The choice for Lib Dems – embrace radicalism or die

I’m not going to mince my words or toe the centre-line in my summary of the Liberal Democrats’ election result for reasons that will become clearer the further you read.

Our result on the 8th June was embarrassing, demoralising, and worst of all, irrelevant. 7.4% of the vote was all that our party could accrue; 40,000 votes fewer than our 2015 performance which we naively thought was our floor. When the country was crying out for a party of the centre with both Labour and the Conservatives lurching to the extremes, we didn’t answer the call.

Whilst our swelling membership and activist base can feel rightly proud of their efforts in the campaign which saw an increase in Lib Dem MPs, they should also feel aggrieved at the lack of support our national message gave to them.

As a party we have failed to broaden our support, something that would have seen unthinkable in the wake of the 2015 election or even just a few weeks ago. We must address why we are primarily appealing to the white middle-classes and not other groups. As per Lord Ashcroft’s exit poll, just 6% of BME voters lent their support to the Liberal Democrats in this election, compared to 9% of white voters.

We cannot be content with this, knowing as well as we all do that liberalism is an ideology that seeks to unashamedly champion the causes of marginalised groups – not perturb them, like the data suggests. The figures are similarly bleak for those in the C2DE social class group who are half as likely to vote Liberal Democrats as the AB group – we must begin to reach out to those social classes too.

However, whilst Ashcroft’s polling is full of problematic figures for the Lib Dems, our failure to win more than 18% of self-described ‘Brexit resisters’ is the most humiliating.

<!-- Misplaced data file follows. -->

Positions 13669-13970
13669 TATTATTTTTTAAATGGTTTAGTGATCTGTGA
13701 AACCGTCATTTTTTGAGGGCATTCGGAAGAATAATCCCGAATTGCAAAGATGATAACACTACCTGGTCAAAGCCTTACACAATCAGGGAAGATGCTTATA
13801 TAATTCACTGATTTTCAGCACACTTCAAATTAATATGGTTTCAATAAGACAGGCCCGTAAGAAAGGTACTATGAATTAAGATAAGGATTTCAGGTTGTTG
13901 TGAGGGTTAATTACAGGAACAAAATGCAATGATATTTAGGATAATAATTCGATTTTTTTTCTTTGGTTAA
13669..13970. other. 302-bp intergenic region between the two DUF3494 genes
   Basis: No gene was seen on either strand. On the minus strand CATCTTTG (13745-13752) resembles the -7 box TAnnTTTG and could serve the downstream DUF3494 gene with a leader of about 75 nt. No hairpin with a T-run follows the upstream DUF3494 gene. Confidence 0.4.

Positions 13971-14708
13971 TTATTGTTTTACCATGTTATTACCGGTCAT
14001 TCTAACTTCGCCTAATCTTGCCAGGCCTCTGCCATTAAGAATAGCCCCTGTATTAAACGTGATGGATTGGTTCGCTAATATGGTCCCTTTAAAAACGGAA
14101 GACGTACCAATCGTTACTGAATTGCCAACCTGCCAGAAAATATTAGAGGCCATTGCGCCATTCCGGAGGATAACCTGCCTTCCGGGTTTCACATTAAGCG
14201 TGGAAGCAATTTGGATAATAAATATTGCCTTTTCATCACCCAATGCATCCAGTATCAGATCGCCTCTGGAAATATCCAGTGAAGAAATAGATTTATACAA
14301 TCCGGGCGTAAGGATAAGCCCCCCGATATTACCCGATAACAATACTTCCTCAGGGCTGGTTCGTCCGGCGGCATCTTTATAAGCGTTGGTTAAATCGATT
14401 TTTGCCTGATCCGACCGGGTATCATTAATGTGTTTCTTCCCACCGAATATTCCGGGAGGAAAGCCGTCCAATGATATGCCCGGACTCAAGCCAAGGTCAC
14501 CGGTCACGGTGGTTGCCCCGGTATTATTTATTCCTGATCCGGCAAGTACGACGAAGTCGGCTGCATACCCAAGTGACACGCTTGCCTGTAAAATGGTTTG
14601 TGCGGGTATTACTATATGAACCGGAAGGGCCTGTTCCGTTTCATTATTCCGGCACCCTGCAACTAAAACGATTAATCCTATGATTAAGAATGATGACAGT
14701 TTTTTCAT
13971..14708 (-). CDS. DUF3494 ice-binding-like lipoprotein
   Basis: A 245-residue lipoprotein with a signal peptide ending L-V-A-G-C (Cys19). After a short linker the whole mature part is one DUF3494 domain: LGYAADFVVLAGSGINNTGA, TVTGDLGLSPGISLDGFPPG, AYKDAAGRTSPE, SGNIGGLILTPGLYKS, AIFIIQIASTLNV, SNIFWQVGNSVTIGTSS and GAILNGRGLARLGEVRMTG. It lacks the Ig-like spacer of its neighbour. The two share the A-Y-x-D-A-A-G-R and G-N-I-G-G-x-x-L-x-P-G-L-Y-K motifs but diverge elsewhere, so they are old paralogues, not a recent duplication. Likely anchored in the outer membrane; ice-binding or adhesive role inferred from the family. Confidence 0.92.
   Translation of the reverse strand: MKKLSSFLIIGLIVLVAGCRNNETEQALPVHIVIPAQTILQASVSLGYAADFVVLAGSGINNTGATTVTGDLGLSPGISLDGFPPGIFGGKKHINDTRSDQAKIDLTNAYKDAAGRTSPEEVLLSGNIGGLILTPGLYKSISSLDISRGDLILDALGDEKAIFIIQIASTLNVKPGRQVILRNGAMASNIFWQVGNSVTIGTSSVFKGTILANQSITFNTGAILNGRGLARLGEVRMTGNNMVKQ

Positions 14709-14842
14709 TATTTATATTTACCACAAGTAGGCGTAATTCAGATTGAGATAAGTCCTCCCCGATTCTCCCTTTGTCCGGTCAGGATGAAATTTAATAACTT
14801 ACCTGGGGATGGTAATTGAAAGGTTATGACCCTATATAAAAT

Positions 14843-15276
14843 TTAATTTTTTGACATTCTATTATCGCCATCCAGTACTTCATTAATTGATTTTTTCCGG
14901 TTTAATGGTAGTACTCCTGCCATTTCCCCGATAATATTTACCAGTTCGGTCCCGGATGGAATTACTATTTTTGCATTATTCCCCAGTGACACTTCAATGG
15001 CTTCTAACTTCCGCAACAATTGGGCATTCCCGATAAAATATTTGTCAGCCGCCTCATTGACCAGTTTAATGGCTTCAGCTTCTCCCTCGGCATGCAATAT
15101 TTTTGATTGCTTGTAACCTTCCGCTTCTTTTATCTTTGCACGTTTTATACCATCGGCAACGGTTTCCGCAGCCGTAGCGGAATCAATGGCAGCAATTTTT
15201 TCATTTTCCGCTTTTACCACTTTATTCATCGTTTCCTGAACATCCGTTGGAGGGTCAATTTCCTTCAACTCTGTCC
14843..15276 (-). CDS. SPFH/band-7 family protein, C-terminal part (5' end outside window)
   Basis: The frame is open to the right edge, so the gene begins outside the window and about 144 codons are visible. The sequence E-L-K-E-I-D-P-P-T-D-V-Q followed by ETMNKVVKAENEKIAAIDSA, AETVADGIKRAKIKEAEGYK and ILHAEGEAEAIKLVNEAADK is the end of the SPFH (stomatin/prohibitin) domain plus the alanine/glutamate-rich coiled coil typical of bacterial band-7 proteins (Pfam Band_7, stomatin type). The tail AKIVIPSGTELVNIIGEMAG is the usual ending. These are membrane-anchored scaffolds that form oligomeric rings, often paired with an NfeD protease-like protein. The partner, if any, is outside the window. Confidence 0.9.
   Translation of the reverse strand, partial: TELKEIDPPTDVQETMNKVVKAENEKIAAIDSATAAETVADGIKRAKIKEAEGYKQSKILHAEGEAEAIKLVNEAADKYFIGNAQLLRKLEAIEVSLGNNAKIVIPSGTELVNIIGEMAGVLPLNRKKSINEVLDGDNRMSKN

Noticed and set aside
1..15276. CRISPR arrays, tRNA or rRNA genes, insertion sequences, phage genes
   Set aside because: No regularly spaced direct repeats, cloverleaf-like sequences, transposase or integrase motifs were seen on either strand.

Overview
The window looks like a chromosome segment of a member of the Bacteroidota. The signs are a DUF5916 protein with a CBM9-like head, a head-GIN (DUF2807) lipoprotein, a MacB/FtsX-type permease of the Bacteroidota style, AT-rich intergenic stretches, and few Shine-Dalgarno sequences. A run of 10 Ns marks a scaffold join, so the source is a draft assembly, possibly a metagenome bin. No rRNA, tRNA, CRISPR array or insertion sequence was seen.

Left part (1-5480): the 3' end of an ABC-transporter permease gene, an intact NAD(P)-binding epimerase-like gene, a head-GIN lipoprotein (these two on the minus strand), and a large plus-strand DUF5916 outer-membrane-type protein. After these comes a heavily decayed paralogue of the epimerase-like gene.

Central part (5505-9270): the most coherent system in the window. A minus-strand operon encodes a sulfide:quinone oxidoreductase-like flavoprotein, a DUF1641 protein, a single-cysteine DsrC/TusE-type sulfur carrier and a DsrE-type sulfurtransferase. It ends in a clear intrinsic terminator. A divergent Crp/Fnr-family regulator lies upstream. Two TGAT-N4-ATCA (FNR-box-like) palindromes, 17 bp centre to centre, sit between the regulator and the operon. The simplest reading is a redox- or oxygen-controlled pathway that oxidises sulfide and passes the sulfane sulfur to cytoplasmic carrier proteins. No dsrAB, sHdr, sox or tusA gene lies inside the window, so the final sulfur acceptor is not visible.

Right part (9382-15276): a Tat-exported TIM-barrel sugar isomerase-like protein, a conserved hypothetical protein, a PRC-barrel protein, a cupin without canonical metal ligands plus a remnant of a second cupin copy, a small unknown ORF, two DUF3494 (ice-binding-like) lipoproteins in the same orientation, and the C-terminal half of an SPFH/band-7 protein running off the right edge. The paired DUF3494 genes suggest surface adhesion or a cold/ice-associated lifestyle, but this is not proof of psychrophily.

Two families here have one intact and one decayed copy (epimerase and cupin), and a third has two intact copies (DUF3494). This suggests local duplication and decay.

In what was supposed to be the Brexit election, you would feel it reasonable to assume that the most unabashed pro-EU party would gain votes nationally, or at least from those who cannot reconcile themselves to the idea of Brexit – but we didn’t. Among that very group, we came second – 39 points behind pro-Brexit Labour. 39 points.

And what is the cause of these problems? Lack of clarity of position? Partly. Lack of invigorating leadership? Somewhat. But the real issue is that our party has been plagued with wet lettuce centrism.

For a party who nobody is expecting to form a government in the immediate future, we are far too concerned with being sensible and moderate. Of course, centrism is a perfectly fine position to take but what we fail to understand is that whilst we applaud our restraint as reasonable and fair, those outside the party see it as weak and ‘wishy washy’.

Take Brexit as an example – why, as a pro-EU party did we not say, if we win a majority in Parliament then we will cancel Brexit – it’s not undemocratic, and it’s more exciting to resisters of Brexit than another mudslinging referendum, this time solely on trading arrangements.

Then there’s our policy on cannabis legalisation – the only party policy according to Britain Thinks that made a significant impression on the public – it was even the fifth most memorable policy of the campaign from any party. It is one we should have been milking for all it was worth.

Yet, when we did mention it in the media, we weren’t flying the bright yellow flag and fighting the good fight of returning bodily autonomy from government to individuals. Instead, were harping on about the mundane regulation detail and pontificated tax revenues it would produce. Are you starting to see my point?

Liberalism, as an ideology, is as popular around the world than it has ever been – more so in fact. But on our own shores, the liberal banner is drifting aimlessly in the breeze. Liberalism only wins when it is loud, brash and radical.